A majority of people today think that without government regulations there would be monopolies. Which is true, in a free market society there would be monopolies but they wouldn’t last long, or if they did they would keep their prices very low and they would have great quality products, so it would help the consumers. However people will argue against this point by saying that the monopoly will have enough income to lower prices enough to drive out all competition, and this majorly decreases the incentive to enter the market as a small business. This is true only if you believe that only small businesses run by men who depend upon their business to survive will attempt to compete with the monopoly, but that’s not how it happens. Businesses can very easily come into the market with previous funds, due to inheritance or due to a company entering a different sector of the market, and with these previous funds they can compete with the monopoly, and whenever these two very rich companies are competing they open up space for smaller companies to enter the market and build themselves since both of the rich companies are forced to lower prices to compete with the other. This means that by the time one of the richer companies runs off the other rich company there will be multiple other companies with a large foothold in that sector of the market and this will stop the victor rich company from becoming a monopoly. Even John Maynard Keynes, the creator of Keynesian economics, agrees that the free market is much more efficient in the long run, but as he said: “in the long run we’re all dead”. So in the short run, regulations benefit the economy, a great example of this is the New Deal implemented during the Great Depression which did actually help many people survive the depression, but in the long run it hurts the economy, if we had allowed the Great Depression to run its course it would have allowed for a sort of purge in the market and only the stronger companies would have come out of the depression, thus benefitting the economy in the long run. However this does not mean that all regulations are bad, but the only ones that I support are environmental regulations. Not due to the fact that market can’t regulate itself and reduce pollution, it’s because I believe that regulations will act as obstacle that businesses will be forced to get over to make more income, and in order to get over these obstacles they must advance and so I believe that environmental regulations if used correctly can help the world advance into non-renewable resources much quicker.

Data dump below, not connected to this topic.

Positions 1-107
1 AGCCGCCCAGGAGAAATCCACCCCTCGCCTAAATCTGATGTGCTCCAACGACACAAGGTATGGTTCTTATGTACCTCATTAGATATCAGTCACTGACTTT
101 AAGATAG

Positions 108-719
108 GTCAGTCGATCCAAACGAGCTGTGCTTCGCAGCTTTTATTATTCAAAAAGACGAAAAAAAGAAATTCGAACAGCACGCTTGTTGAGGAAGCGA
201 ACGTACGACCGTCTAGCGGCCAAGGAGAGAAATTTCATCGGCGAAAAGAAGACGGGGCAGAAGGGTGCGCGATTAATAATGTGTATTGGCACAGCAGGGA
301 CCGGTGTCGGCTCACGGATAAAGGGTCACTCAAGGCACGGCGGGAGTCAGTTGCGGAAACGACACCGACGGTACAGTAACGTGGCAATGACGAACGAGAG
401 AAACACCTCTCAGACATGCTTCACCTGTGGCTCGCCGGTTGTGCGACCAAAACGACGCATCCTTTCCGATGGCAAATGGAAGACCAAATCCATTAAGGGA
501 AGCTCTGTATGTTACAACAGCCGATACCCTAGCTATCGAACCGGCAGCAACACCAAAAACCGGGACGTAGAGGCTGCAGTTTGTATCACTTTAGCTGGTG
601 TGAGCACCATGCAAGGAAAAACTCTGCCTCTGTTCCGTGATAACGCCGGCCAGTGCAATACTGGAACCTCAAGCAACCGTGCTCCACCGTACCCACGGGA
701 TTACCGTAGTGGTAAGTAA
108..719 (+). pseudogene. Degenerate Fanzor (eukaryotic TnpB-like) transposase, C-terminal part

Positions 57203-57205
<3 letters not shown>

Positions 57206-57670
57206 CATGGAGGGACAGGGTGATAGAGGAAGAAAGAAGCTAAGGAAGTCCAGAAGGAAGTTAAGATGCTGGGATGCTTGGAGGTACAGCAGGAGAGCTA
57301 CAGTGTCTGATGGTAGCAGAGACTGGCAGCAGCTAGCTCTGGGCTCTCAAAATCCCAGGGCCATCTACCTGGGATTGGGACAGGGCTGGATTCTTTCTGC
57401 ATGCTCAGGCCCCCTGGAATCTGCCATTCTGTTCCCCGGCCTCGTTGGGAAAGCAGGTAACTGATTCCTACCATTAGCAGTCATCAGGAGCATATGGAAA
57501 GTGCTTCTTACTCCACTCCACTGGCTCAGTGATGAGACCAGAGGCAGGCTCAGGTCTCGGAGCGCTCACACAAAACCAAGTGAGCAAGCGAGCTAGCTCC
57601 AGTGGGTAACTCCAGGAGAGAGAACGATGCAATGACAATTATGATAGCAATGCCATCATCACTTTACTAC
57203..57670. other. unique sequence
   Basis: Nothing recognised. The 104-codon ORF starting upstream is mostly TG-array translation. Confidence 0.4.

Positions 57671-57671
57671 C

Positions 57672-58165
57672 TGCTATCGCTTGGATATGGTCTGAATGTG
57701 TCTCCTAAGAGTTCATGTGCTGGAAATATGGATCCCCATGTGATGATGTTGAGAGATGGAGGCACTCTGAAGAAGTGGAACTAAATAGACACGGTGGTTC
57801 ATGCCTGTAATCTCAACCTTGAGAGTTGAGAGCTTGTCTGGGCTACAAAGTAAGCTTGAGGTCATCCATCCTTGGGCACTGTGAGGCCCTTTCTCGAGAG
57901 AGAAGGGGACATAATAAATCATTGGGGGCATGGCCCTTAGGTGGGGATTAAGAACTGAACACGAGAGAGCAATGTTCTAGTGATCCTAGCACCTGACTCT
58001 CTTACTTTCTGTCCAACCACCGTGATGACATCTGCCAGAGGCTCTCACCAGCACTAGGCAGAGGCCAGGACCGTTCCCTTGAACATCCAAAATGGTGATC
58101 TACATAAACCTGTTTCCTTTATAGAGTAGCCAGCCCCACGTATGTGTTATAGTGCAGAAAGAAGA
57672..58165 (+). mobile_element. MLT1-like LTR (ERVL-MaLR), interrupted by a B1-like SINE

How capitalism has majorly reduced poverty:

“Capitalism only helps the rich” is a common argument against capitalism, but that’s plain not true. As recently as 1980, the World Bank estimated that around half of the world’s population was in extreme poverty and it has now dropped to only 700 million people being in extreme poverty. In 1820 the percent of people that were in poverty (or living with under 2 dollars a day wages) was 94 percent, and the extreme poverty rate (less than 1 dollar a day) was 84 percent. And since then only 10 percent of people make less than 1.90 dollars a day (source- ). In the richer countries poverty has also decreased in major amounts. These countries include
the United States, Japan, Canada, Australia, New Zealand, and Italy. All of these countries except Japan and Italy are in the top 20 most free countries economically,
Japan being 40th, and Italy being 79th out of 196. This goes to show that capitalism isn’t the system that is purely based off of helping the rich, and it has made much more dramatic cuts in the amount of poverty in the world than any other economic system. The only other system that you could say has helped the impoverished to nearly the same extent would be Keynesianism which hasn’t really helped the impoverished as much, it just helps the impoverished get through times of depression better. Other systems such as communism have actually added into the poverty rate, for example, look at the Soviet Union, which is the prime example of communism, where there was widespread poverty due to communism.